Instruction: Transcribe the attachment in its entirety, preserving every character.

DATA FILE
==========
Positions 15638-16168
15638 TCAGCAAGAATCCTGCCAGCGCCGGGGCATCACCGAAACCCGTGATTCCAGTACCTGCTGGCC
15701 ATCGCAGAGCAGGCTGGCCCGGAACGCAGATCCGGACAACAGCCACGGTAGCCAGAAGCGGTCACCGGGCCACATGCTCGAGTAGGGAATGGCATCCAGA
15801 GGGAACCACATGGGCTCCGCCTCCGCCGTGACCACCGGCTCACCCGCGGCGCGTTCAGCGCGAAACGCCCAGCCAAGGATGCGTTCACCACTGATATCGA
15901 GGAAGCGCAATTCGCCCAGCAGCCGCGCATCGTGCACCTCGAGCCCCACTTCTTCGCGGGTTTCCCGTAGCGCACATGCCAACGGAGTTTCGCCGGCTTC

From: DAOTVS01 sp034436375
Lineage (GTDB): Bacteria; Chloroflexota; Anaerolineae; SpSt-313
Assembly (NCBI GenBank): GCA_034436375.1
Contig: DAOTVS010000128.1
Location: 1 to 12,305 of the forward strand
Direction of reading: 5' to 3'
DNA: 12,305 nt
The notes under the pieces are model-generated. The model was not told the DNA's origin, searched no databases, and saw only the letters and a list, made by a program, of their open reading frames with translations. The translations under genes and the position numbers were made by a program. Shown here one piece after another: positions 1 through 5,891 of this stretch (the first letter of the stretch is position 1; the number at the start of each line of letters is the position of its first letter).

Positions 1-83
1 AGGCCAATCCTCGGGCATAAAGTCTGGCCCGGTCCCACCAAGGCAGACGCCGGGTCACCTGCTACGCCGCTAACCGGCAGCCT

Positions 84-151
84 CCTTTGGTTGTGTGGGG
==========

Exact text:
Positions 15638-16168
15638 TCAGCAAGAATCCTGCCAGCGCCGGGGCATCACCGAAACCCGTGATTCCAGTACCTGCTGGCC
15701 ATCGCAGAGCAGGCTGGCCCGGAACGCAGATCCGGACAACAGCCACGGTAGCCAGAAGCGGTCACCGGGCCACATGCTCGAGTAGGGAATGGCATCCAGA
15801 GGGAACCACATGGGCTCCGCCTCCGCCGTGACCACCGGCTCACCCGCGGCGCGTTCAGCGCGAAACGCCCAGCCAAGGATGCGTTCACCACTGATATCGA
15901 GGAAGCGCAATTCGCCCAGCAGCCGCGCATCGTGCACCTCGAGCCCCACTTCTTCGCGGGTTTCCCGTAGCGCACATGCCAACGGAGTTTCGCCGGCTTC

From: DAOTVS01 sp034436375
Lineage (GTDB): Bacteria; Chloroflexota; Anaerolineae; SpSt-313
Assembly (NCBI GenBank): GCA_034436375.1
Contig: DAOTVS010000128.1
Location: 1 to 12,305 of the forward strand
Direction of reading: 5' to 3'
DNA: 12,305 nt
The notes under the pieces are model-generated. The model was not told the DNA's origin, searched no databases, and saw only the letters and a list, made by a program, of their open reading frames with translations. The translations under genes and the position numbers were made by a program. Shown here one piece after another: positions 1 through 5,891 of this stretch (the first letter of the stretch is position 1; the number at the start of each line of letters is the position of its first letter).

Positions 1-83
1 AGGCCAATCCTCGGGCATAAAGTCTGGCCCGGTCCCACCAAGGCAGACGCCGGGTCACCTGCTACGCCGCTAACCGGCAGCCT

Positions 84-151
84 CCTTTGGTTGTGTGGGG